Future climate change on alpine ecosystems

Alpine ecosystems are expexted to be disproportionately impacted by climate change under global warming and EECRG researchers are conducting experiments and analysing data from previously studied sites in an attempt to quantify these likely impacts.

Open-top chambers at Finse

Part of the experiments in the ITEX project
Part of the experiments in the ITEX project
Photo: 
Kari Klanderud

Vigdis Vandvik, Kari Klanderud (NMBU/Norwegian University of Life Sciences, Ås), John-Arvid Grytnes, Jutta Kapfer (Skog og landskap, Tromsø), Eric Meineri (Stockholm University), Joachim Töpper

We aim to contribute to an improved understanding of the effects of climate and climate change on alpine ecosystems. This we do through observational studies along temporal and spatial gradients (Re-Sample), manipulation experiments (ITEX), and by combining these approaches by carrying out experiments along natural environmental gradients (SeedClim).

The International Tundra Experiment (ITEX) is a long-term experiment that examines effects of climate warming on alpine and arctic plant communities. Open top chambers (OTCs) increase summer temperature by ca 1.5 - 2°C, and have now been in use for up to 20 years on more than 20 circumpolar sites. Our ITEX site is located in an alpine Dryas octopetala heath at Finse, southern Norway, where warming experiments have been running since 2000 (funded by NFR 2000-2004).

The results from Finse show that alpine plant community diversity may decrease under climate warming, particularly if nutrient availability in the soil increases as a result of nitrogen deposition and/or increased mineralisation due to warmer soils. When nutrient availability rose in combination with higher temperature, grasses and some forbs dramatically increased in abundance at the cost of bryophytes, lichens, and low-stature alpine specialist forbs, resulting in decreased community diversity and a shift in species composition. Decreased species diversity and changes in community composition under experimental warming are in line with results from other ITEX experiments, although species specific responses may differ between sites. Individual species responses may lead to changes in species interactions, and results from Finse suggest that climate warming may increase the role of competition for alpine plant community dynamics.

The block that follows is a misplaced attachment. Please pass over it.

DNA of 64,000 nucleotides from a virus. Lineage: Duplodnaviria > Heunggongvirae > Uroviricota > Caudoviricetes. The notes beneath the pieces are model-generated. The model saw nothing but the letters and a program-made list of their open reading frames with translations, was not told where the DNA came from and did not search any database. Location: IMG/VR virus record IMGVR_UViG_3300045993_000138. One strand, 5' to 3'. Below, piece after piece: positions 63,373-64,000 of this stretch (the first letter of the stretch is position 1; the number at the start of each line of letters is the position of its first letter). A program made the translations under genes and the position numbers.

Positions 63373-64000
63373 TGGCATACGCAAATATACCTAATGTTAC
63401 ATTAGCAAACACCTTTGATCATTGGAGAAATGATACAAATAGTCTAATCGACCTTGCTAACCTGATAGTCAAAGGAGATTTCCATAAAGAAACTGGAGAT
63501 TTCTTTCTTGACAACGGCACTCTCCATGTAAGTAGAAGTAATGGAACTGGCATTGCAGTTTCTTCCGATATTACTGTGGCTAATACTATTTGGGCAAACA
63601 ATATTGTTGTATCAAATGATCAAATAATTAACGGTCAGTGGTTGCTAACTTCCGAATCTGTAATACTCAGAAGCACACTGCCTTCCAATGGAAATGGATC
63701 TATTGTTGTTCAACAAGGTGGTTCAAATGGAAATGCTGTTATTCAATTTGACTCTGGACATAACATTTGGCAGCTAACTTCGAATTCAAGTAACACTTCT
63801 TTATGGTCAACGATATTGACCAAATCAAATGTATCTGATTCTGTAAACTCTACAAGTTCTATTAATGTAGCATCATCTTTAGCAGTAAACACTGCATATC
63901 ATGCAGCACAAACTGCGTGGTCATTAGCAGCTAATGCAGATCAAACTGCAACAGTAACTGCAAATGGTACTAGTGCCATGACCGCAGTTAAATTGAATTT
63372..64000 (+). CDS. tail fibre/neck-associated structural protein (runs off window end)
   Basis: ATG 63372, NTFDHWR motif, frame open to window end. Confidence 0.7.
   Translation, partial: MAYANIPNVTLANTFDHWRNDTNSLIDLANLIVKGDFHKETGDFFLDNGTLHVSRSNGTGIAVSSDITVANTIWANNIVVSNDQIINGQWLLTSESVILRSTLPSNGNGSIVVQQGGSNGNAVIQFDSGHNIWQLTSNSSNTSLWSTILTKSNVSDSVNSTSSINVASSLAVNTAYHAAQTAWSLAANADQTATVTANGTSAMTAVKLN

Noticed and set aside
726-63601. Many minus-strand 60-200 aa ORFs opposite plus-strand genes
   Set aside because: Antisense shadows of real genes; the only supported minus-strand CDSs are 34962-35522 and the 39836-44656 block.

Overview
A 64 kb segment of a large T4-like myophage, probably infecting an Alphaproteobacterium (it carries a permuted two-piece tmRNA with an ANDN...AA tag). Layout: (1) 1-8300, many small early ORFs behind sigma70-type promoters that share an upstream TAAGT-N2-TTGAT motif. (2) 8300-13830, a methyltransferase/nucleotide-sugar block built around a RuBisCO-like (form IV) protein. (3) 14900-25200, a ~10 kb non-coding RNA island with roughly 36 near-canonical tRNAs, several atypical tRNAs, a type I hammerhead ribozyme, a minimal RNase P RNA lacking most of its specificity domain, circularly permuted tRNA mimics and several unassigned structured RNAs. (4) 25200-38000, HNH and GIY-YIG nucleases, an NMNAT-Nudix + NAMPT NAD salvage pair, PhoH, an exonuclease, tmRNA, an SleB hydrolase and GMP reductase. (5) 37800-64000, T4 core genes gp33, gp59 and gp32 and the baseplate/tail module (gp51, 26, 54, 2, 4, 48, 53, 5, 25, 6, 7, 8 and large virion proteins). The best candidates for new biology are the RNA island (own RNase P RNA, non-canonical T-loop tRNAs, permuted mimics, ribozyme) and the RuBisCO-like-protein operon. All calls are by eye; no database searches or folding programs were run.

Key papers:

Klanderud K. 2008. Species-specific responses of an alpine plant community under simulated environmental change. Journal of Vegetation Science, 19: 363-372. 10.3170/2008-8-18376

Klanderud, K. & Totland, Ø. 2005. Simulated climate change altered dominance hierarchies and plant community diversity of an alpine biodiversity-hotspot. Ecology, 86: 2047-2054. 10.1890/04-1563

Klanderud K 2005. Climate change effects on species interactions in an alpine plant community. Journal of Ecology, 93: 127-137. 10.1111/j.1365-2745.2004.00944.x